Out with the old tax season, in with the new

Paulina Velasco Apr 13, 2018
Liberty Tax Service grabs the attention of potential clients in Miami in 2016. Joe Raedle/Getty Images

Out with the old tax season, in with the new

Paulina Velasco Apr 13, 2018
Liberty Tax Service grabs the attention of potential clients in Miami in 2016. Joe Raedle/Getty Images

It’s the last weekend before tax season ends, and a lot of us are already thinking ahead, particularly because the whole tax system is going to change. The Tax Cuts and Jobs Act signed into law in December 2017 will apply to our tax filing for 2018, but accountants are already fielding questions from clients about it. We checked in with accountants around the country about it.

Does the new tax law apply yet?

Clients are asking questions about whether the new tax law applies to the taxes filed this year or next, partly because the media has been covering the new tax provisions extensively — and confusing people.

“We’re getting a lot of clients coming in here, and they’re surprised that all of this press and all of these changes doesn’t affect them for the year that they’re filing at that time,” said Rachel Moncure, managing director at Ross & Moncure in Alexandria, Virginia. 

Brian Thompson from Little Rock, Arkansas, said his clients “have sat in my office and said they’ve heard so many different stories in the media that they don’t know whether their taxes are going up or down.”

People’s financial choices might change

The new tax law “will have a huge effect in terms of the behaviors it incentivizes,” Moncure said. “If you have a smaller mortgage and the mortgage interest doesn’t get you over the new standard deduction limit for a married couple, which is $24,000, which is quite a lot of money, maybe it won’t incentivize homeownership in the same way.”

She said she’s heard a lot of concern from charities about how they might receive less money.

Thompson shared a similar observation: “Arkansas is part of the Bible Belt, and I’ve had many clients that donate money to churches and other charitable organizations. The other day I was meeting with a client who asked me if they were going to be able to deduct their charitable contributions because they had heard that contributions were going were not going to be beneficial in the future.”

Everyone’s trying to change the way their company is structured

Since the main headline about the new tax law has been corporate tax cuts, several accountants we spoke to say their clients are asking what kind of corporation they should be. 

“They’re asking questions now, ‘Do I keep the S-corp, or do I switch to a C-corp, or go back to one individual propietorship?'” said Arthur Auerbach in Atlanta. “‘Which one of those options is going to give me the lower tax? Which type of entity choice should I pick,’ and that’s not a very easy decision anymore.”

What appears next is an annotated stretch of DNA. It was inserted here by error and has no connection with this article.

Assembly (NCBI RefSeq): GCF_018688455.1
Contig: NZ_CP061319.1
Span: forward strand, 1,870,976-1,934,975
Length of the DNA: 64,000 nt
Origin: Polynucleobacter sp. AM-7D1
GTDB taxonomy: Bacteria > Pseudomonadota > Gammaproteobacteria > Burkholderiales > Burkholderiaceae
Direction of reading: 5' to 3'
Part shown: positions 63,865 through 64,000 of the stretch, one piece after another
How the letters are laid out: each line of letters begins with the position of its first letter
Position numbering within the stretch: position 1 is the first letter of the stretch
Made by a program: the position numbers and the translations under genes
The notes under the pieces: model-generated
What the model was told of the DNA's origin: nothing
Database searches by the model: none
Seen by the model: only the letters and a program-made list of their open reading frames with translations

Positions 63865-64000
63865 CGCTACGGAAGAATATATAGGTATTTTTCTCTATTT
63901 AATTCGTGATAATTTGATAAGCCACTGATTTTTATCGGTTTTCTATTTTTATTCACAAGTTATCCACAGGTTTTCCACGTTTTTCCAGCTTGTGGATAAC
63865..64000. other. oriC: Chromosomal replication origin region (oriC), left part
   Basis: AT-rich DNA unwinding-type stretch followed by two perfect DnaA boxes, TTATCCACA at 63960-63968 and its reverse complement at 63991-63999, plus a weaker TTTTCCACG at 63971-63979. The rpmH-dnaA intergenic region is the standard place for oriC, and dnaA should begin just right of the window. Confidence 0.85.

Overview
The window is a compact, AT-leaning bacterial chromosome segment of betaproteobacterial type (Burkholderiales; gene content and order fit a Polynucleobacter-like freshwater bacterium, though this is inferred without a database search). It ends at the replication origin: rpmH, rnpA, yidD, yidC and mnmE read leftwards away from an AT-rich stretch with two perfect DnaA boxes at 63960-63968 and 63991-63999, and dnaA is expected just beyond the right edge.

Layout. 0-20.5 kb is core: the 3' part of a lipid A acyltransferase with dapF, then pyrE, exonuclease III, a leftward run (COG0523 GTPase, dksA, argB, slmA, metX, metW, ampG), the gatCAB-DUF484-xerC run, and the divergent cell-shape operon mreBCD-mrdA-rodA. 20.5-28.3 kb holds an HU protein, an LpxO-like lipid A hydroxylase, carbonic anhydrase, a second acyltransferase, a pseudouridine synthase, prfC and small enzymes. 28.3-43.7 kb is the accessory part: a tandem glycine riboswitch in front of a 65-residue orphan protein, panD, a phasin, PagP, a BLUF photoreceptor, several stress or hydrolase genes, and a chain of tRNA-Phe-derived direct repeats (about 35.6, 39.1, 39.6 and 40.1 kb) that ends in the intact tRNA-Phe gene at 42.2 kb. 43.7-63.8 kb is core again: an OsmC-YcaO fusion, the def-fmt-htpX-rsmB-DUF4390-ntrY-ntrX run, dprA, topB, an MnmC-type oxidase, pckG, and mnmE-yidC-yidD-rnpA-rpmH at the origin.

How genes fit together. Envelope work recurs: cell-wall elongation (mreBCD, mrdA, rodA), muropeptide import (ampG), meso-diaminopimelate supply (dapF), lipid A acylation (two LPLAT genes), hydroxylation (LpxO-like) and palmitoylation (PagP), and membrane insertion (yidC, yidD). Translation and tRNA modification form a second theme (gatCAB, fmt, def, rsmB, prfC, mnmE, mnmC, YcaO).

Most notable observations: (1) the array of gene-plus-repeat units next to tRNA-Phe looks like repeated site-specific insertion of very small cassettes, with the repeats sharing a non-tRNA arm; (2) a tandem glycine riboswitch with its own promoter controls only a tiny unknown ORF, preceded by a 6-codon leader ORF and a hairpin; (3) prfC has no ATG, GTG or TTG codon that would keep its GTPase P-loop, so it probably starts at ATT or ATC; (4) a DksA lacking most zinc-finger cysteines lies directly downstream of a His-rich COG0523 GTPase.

How people file taxes will be different

We heard from several accountants that lots of people may choose not to itemize deductions because the new law doubles the standard deduction.

“When we start looking at some people, we’re realizing, ‘Oh, the 24k dollar deduction is going to be substantially more than they could do itemizing,'” said certified public accountant Jim Oliver in San Antonio, Texas. This has led Oliver and his clients to look for new ways to take full advantage of the tax system, including shifting some of those charitable contributions we mentioned earlier: “Can we move contributions to a different year or double them up?”

Auerbach is also concerned about the way state and federal taxes are going to interact in Georgia.

“The big problem here in Georgia is that you are stuck on Georgia depending upon which method you pick on federal return. Because the increase in the federal standard deduction means that they will get a benefit on the federal return, but in Georgia, that means they get stuck with the very, very low state standard deduction here.”

It means more mental aerobics for accountants

These changes may seem stressful for those of us with little experience filing tax returns, but Oliver said adapting was sometimes fun.

“It’s so different in many ways that it’s almost requiring a shift in our mindset. We used to have almost automatic answers to people, and now you have to stop and think it through a little bit more. The more I get into it the more I realize, ‘Well, it’s interesting every time you’ve got a puzzle to solve,’ and that’s essentially what this is. And the puzzle for every person is different, the pieces fit together differently, and so there’s a lot to think about every time we look at a client.” 

For Auerbach, adaptation is part of the job.

“What I like to tell people is that when I started in practice, I was 6’6″ – now I’m 5’4″! And 55 years of getting pounded on all over the place, that’s what happens.”

We’ll be following all the ways the new tax law will affect our lives in the months to come. If you want to share your experience with us, email the show at Weekend@marketplace.org.

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